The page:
A root canal is a treatment performed by dentists with the purpose of repairing a tooth that is severely decayed or infected. During this procedure, the nerve of the tooth along with its pulp are removed, the cavity formed is than cleaned and sealed. Sometimes there are no symptoms suggesting the need for a root canal, while other times the person will experience significant tooth pain when chewing, sensitivity to cold or hot, pain lasting more than usual, inflammation around the affected tooth or a change in the color-the tooth becoming either discolored or darker. Without a root canal, the damaged tooth will likely break down and the bacteria will grow within the pulp chamber causing local infection, dental abscess or may spread to other organs. Research studies also show a root canal and cancer link that should not be ignored.
How safe are they?
While the American Dental Association claims that root canal is a safe procedure, an increasing amount of research proves otherwise. Studies suggesting the dangers of root canal started over one hundred years ago, and Dr. Price was one of the first dentists to show the link between root canal and various diseases. He extensively traveled and researched the importance of healthy diets and dental health in many populations all around the world. He also found that the tooth still remains infected even after root canal procedure. He noted that his patients were feeling better and chronic diseases were reversed when they had removed the tooth treated with root canal. His explanation is simple: it is mechanically impossible to perfectly clean the tooth from bacterial infections before a root canal. As a result, the bacteria were remaining in the tooth, grow, and in time, cause chronic illnesses.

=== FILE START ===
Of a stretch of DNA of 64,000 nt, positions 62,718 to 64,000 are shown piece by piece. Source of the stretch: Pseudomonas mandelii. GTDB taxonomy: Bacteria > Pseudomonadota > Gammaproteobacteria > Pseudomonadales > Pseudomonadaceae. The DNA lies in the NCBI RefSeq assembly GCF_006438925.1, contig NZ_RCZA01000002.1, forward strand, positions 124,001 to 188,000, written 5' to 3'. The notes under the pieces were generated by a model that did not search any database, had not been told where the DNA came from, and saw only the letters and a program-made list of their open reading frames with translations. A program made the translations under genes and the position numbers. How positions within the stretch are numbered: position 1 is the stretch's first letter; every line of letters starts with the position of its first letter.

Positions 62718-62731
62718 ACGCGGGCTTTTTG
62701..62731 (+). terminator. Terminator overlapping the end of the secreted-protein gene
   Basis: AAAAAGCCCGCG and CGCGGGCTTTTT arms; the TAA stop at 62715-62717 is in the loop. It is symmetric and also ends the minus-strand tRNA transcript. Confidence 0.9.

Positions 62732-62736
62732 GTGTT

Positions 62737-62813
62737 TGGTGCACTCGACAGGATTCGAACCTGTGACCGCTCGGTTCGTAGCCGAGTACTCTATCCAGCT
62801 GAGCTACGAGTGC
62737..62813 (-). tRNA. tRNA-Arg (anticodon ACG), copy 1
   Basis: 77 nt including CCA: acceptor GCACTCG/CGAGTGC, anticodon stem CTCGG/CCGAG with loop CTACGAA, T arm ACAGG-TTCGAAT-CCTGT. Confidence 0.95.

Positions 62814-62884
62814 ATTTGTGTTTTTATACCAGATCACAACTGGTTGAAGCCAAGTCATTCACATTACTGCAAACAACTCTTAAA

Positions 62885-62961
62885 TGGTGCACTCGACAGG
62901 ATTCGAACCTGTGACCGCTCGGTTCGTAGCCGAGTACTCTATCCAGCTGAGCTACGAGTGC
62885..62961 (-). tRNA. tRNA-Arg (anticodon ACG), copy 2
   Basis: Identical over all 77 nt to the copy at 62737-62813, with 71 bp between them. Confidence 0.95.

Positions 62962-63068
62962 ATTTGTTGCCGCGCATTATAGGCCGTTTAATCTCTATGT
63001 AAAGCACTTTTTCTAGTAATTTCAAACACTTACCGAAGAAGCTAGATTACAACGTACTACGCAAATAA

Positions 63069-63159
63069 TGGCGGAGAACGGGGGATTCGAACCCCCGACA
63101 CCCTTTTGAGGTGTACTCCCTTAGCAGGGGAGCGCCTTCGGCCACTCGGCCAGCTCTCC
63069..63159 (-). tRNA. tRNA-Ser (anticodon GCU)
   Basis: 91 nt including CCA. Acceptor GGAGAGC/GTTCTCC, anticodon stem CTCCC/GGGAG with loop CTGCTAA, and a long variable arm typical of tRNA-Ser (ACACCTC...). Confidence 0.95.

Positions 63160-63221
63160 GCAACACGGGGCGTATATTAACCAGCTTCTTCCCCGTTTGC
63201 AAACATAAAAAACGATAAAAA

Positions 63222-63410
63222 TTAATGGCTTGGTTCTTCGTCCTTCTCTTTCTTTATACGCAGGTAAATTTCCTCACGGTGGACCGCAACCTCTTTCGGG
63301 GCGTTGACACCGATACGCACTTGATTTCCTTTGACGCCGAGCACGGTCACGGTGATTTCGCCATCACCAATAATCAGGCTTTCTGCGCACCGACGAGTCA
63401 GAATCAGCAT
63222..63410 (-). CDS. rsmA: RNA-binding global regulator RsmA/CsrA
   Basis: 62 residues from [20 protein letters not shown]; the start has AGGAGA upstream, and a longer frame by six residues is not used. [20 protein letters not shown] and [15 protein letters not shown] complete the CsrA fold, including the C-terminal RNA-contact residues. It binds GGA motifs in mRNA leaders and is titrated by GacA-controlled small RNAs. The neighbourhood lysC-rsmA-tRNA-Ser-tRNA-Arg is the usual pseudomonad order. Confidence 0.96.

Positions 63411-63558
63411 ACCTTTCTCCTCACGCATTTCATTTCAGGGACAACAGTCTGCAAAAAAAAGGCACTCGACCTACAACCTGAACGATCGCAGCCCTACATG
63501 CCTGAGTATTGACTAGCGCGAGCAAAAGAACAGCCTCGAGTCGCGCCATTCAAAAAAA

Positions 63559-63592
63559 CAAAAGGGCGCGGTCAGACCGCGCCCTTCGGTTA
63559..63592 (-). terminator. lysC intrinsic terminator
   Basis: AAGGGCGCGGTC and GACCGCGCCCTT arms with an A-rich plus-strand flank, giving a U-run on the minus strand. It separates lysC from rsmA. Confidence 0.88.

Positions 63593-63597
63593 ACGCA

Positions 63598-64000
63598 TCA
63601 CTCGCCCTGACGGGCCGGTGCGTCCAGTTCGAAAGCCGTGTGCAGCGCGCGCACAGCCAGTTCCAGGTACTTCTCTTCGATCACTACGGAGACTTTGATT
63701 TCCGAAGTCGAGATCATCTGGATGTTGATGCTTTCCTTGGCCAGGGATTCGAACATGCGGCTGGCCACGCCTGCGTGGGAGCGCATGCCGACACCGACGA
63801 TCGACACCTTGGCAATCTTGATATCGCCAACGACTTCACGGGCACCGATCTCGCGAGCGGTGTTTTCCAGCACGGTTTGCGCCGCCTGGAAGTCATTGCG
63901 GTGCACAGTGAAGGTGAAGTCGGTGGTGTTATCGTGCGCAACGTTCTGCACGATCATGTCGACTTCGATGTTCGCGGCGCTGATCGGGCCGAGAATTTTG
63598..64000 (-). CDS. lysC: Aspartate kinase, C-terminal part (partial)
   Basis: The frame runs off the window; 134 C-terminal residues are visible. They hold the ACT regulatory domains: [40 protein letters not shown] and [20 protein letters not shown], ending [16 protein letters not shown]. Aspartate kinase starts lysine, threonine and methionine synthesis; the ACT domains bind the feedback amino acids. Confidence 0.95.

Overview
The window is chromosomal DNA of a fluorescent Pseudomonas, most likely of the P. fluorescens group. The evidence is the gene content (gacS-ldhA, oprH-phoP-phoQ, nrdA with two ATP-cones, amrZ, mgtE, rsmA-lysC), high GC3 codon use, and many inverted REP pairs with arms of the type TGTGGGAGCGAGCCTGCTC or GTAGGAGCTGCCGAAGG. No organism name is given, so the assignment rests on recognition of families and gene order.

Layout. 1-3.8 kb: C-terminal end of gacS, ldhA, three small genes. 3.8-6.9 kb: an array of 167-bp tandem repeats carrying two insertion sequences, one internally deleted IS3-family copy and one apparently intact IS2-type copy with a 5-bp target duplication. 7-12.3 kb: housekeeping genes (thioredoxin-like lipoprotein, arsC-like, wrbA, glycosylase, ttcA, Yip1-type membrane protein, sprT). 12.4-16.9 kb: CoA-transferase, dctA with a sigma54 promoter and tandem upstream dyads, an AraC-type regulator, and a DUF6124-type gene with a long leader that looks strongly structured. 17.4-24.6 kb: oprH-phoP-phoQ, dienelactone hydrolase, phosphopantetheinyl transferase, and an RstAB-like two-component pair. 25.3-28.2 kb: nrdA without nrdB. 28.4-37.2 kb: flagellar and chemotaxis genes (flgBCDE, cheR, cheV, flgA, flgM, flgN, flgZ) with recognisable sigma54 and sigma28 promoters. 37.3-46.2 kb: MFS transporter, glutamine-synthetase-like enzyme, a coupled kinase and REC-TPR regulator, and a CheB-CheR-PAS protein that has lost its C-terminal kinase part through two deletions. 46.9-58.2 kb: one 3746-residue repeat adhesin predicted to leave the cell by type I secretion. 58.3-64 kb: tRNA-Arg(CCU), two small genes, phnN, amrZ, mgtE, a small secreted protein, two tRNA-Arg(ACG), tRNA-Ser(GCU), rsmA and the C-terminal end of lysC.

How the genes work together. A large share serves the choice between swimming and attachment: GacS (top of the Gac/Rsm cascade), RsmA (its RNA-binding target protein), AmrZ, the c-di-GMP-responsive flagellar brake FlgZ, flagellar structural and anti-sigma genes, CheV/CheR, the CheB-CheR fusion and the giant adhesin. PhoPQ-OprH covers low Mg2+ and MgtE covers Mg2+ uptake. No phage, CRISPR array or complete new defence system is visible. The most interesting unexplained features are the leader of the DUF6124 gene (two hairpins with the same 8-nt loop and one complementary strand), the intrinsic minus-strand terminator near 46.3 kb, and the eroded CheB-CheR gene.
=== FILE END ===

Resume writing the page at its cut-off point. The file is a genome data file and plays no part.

The link between root canal and cancer
The link between root canal and cancer was further investigated by Dr. R. Jones. He found an astonishing finding in breast cancer patients after a five year study involving 300 subjects. 93 percent of women with breast cancer had documented root canal procedures, 7 percent of them had other oral pathology and cancerous tumors. Astonishingly, the cancer occurred on the same side of the body as the root canal(s) or other oral pathology were present. Dr. Jones explained that the toxins from bacteria infecting the affected tooth inhibits certain proteins that suppress the growth of cancer. Another physician, Dr. J. Issels recorded similar results: 97 percent of his cancer patients treated during 40 years of practice had root canals. This conclusion suggest that many cases of cancer could be treated simply by extracting the tooth with root canal.
The best option is always prevention. You can prevent the need for root canal by practicing a good personal dental hygiene and visit your dentist periodically so he/she can treat the tooth in the early stage without removing the root of the tooth.
The only alternative to root canal is to have the tooth extracted and replaced with a bridge, implant or partial denture.